“Gentlemen, here you will find an item from the ancient, stygian mysteries of far-flung Egypt,” the keeper said to his three invited guests with a magnificent sweep of his hands. “Consider the mastery of skills, the artistry of its preservation. Consider the great risk I take in showing you such an artifact in these uncertain times from the land of the infidel.”
“Egypt?” asked the first of the three. “Really? How can we be certain of such a claim?”
“You are learned men,” the tavern keeper said. “Far more learned than I. Yet, even a novice such as myself in the art of collection has come to recognize the work which you see before you. Have come to recognize and appreciate the depths of history which binds he who lives in the present with the past from whence this artifact has come. Bound all together with generations past come to present all by the simple act of possessing this item.”
Before the three invited guests could respond, the man seated at the table, cried “Fie!” and crumpled another piece of writing onto the floor.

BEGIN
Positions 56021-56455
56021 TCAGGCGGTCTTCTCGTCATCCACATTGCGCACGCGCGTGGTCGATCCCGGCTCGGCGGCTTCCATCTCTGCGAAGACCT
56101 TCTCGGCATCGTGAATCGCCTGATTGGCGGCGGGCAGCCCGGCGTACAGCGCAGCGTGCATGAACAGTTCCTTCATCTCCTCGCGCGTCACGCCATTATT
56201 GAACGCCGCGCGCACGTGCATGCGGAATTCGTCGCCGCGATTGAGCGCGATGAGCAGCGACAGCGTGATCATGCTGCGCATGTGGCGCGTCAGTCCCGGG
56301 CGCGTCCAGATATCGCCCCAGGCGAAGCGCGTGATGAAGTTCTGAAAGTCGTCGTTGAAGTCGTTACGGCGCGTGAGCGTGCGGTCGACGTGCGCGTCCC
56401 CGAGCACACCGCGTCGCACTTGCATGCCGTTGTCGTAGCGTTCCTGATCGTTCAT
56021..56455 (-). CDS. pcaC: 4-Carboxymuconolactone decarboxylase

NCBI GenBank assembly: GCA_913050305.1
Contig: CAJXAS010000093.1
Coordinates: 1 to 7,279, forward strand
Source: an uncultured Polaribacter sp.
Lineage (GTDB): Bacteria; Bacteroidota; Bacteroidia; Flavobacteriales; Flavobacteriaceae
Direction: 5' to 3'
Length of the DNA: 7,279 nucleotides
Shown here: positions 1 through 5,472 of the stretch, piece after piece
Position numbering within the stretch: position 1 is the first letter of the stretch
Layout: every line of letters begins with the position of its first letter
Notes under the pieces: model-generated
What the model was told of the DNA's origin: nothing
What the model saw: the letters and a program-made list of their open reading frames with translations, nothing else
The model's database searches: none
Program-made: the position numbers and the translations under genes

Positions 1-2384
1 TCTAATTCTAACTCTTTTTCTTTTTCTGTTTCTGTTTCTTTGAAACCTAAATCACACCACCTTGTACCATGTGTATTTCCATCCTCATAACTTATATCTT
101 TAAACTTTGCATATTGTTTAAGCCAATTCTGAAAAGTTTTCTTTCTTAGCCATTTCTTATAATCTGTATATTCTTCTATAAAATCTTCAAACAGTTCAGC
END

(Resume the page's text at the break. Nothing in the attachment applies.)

The tavern keeper and the three men should just as well have stared at the man seated at his table; the way they willed themselves to ignore him completely commanded their full concentration. For the crumpled page had dashed any spells of far-flung Egypt.
“You have assessed our mission correctly,” said the first of the three to the tavern keeper. “We do, indeed, seek artifacts of history. Touchstones to the past. We seek antiquities that bespeak of a past greatness that will bestow additional prestige on the greatness of such a personage who may possess said items. Yet, pray good man, do not mistake artifice for artifact.”
“You would insult me,” the tavern keeper said. “I am no fox who has entered a henhouse a fortnight past and now wishes to sell you rotten eggs as treasured goods. Nay, my good friends, I have spent so much time in the selection and distribution of such goods that I am in danger of becoming a relic myself.”
The tavern keeper smiled and the three invited guests laughed.
“Very well, my good man,” said the first of the three. “Show us your charms with the charm of your wit. For we do love history, but we love the story within the history and the wit of the present that foretells the wisdom of the ages.”